Most manganese (Mn) enrichments in the sedimentary rock record are hosted in carbonate minerals, which are assumed to have formed by diagenetic reduction of precursor Mn-oxides, and are considered diagnostic of strongly oxidizing conditions. Here we explore an alternative model where Mn-carbonates form in redox-stratified water columns linked to calcium carbonate dissolution. In ferruginous Brownie Lake in Minnesota, USA, we document Mn-carbonates as an HCl-extractable phase present in sediment traps and in reducing portions of the water column. Mn-carbonate becomes supersaturated in the Brownie Lake chemocline where dissolved oxygen concentrations fall below 5 μM, and Mn-oxide reduction increases the dissolved Mn concentration. Supersaturation is enhanced when calcite originating from surface waters dissolves in more acidic waters at the chemocline. In the same zone, sulfate reduction and microaerobic methane oxidation add dissolved inorganic carbon (DIC) with negative δ13C. These observations demonstrate that sedimentary Mn enrichments may 1) develop from primary carbonate phases, and 2) can occur in environments with dissolved oxygen concentrations <5 μM. Primary Mn-carbonates are likely to originate in environments with high concentrations of dissolved Mn (>200 μM), and where Mn and Fe are partitioned by S cycling, photoferrotrophy, or microaerophilic Fe-oxidation. A shallow lysocline enhances Mn-carbonate production by providing additional DIC and nucleation sites for crystal growth. This carbonate model for Mn-enrichments is expected to be viable in both euxinic and ferruginous environments, and provides a more nuanced view of the relationships between Mn and carbon cycling, with applications throughout the rock record.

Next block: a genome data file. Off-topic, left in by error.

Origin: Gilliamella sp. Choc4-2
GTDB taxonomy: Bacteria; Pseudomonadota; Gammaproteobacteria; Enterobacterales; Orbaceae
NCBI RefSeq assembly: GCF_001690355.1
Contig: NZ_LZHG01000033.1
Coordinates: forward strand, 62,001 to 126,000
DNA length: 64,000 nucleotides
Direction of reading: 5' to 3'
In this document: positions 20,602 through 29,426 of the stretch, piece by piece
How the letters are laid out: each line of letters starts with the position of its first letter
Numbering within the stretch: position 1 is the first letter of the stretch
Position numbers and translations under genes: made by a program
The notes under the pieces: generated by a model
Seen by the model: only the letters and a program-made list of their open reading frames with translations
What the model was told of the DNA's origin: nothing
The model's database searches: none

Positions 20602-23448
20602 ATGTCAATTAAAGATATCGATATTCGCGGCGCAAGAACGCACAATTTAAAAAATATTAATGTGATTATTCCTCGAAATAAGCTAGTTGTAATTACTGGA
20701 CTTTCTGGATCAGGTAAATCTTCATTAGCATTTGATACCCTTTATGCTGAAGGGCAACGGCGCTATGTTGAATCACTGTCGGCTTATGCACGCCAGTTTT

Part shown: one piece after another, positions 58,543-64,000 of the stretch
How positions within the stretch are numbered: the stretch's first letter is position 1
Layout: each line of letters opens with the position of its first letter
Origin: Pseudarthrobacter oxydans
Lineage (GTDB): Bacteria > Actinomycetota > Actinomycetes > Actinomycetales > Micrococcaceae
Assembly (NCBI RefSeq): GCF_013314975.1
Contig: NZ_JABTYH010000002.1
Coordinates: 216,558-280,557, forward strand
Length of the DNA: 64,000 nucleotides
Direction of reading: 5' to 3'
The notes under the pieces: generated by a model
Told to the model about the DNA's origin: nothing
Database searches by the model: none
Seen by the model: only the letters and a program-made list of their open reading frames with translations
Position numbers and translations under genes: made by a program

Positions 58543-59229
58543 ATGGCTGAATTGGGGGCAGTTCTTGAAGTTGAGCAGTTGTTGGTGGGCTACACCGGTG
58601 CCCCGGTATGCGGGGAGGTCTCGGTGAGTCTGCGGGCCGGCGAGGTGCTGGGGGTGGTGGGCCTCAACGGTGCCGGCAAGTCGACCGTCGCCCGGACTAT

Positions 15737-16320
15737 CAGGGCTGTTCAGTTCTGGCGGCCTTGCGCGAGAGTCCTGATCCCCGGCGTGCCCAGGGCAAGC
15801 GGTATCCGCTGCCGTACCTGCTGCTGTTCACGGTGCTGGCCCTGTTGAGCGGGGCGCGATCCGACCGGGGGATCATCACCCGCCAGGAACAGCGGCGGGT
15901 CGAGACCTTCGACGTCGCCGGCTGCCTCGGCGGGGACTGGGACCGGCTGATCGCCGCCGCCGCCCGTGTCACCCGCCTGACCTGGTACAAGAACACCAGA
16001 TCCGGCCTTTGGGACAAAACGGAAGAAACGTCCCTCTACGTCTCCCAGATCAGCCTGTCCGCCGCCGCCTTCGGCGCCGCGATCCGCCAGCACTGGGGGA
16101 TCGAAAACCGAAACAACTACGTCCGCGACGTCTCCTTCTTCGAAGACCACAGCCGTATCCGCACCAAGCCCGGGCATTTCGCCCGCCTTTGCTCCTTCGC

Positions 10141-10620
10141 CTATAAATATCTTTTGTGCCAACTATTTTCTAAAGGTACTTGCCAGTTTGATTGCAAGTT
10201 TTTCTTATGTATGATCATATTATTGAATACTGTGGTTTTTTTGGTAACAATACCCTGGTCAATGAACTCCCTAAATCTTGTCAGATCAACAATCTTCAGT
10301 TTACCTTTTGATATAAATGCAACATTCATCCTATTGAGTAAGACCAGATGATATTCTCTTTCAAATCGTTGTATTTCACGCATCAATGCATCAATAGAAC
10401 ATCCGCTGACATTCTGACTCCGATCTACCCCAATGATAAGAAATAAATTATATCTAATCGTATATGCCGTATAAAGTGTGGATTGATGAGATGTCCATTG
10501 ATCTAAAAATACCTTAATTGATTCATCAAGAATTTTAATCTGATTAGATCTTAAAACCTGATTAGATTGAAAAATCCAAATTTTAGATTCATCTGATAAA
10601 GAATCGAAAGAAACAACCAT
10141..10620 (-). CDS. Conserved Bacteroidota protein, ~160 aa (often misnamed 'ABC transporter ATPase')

- carbon isotopes
- ferruginous lake